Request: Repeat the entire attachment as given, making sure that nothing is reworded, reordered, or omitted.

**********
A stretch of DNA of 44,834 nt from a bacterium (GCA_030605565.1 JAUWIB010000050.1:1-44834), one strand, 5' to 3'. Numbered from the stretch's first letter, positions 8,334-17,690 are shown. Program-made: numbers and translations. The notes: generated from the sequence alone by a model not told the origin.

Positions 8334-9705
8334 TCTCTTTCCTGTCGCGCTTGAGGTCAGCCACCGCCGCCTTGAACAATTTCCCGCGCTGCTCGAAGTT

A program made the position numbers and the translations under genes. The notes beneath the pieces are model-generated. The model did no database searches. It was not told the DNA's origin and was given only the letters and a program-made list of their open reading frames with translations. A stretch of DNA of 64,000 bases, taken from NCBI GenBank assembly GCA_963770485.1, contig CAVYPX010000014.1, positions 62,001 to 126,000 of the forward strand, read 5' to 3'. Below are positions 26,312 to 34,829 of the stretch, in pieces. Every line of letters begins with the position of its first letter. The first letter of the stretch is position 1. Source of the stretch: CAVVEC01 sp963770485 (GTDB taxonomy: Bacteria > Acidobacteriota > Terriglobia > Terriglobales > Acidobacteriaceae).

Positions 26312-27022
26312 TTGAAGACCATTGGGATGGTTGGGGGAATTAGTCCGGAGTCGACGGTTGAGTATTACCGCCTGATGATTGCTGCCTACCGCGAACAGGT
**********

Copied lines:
A stretch of DNA of 44,834 nt from a bacterium (GCA_030605565.1 JAUWIB010000050.1:1-44834), one strand, 5' to 3'. Numbered from the stretch's first letter, positions 8,334-17,690 are shown. Program-made: numbers and translations. The notes: generated from the sequence alone by a model not told the origin.

Positions 8334-9705
8334 TCTCTTTCCTGTCGCGCTTGAGGTCAGCCACCGCCGCCTTGAACAATTTCCCGCGCTGCTCGAAGTT

A program made the position numbers and the translations under genes. The notes beneath the pieces are model-generated. The model did no database searches. It was not told the DNA's origin and was given only the letters and a program-made list of their open reading frames with translations. A stretch of DNA of 64,000 bases, taken from NCBI GenBank assembly GCA_963770485.1, contig CAVYPX010000014.1, positions 62,001 to 126,000 of the forward strand, read 5' to 3'. Below are positions 26,312 to 34,829 of the stretch, in pieces. Every line of letters begins with the position of its first letter. The first letter of the stretch is position 1. Source of the stretch: CAVVEC01 sp963770485 (GTDB taxonomy: Bacteria > Acidobacteriota > Terriglobia > Terriglobales > Acidobacteriaceae).

Positions 26312-27022
26312 TTGAAGACCATTGGGATGGTTGGGGGAATTAGTCCGGAGTCGACGGTTGAGTATTACCGCCTGATGATTGCTGCCTACCGCGAACAGGT